From history to present times, water has always been the founding point of any society. Whether the nomads who traveled from oasis to oasis in the desert, or the Egyptians harnessing the power of the Nile, or the trade and travel that has depended upon our oceans and rivers, water has always been the most important resource throughout civilization’s history.
In a previous post, we talked about the commercially navigable waters in the US, and the not-so-commercially-navigable waters in the US, which are tapped for energy production and irrigation. The modern world depends on water for agriculture, energy, travel, sanitation, health, and comfort. When there is an interruption in the water supply, it becomes glaringly obvious just how much we depend on having a constant clean water supply. Thomas Fuller boiled this down very succinctly in his quote.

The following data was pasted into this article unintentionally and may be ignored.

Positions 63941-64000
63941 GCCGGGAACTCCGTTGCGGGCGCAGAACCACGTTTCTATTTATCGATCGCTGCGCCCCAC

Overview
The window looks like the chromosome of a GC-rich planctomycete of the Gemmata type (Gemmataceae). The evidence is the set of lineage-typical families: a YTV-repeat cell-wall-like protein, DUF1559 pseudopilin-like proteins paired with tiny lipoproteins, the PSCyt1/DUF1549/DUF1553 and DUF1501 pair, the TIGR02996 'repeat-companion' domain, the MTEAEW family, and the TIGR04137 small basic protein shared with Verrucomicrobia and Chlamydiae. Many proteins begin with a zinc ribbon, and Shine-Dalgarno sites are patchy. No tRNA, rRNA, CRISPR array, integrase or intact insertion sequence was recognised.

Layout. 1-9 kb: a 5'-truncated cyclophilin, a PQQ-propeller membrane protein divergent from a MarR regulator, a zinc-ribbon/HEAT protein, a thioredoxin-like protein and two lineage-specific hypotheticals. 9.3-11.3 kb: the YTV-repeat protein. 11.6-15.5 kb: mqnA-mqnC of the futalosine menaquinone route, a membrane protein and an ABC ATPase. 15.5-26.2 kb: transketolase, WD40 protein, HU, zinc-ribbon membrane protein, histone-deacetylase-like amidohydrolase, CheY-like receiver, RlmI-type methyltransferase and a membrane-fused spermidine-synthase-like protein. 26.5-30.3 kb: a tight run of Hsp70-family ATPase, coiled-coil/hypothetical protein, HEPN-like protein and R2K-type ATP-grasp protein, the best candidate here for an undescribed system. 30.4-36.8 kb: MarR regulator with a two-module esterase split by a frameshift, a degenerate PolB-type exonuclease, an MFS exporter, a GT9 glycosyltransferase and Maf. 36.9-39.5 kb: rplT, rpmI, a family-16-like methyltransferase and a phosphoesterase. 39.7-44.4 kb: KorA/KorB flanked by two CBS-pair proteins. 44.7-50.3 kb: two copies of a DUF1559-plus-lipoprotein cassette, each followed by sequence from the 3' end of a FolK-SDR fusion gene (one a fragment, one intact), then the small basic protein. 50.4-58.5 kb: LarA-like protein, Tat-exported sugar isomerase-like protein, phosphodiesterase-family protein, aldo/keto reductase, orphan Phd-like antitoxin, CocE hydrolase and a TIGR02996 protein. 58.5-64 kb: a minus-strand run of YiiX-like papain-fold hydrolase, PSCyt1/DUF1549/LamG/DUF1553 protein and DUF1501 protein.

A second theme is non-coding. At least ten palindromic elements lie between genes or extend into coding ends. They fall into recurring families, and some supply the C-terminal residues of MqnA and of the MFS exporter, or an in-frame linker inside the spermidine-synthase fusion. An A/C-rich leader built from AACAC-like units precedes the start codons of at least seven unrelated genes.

It is because we recognize the need for clean water for a society to thrive that ministries and organizations are making efforts to take clean water technology and education to third-world countries. American Water College is not only committed to providing quality water and wastewater education to US operators, but also to advancing water treatment technology and education in less-developed countries.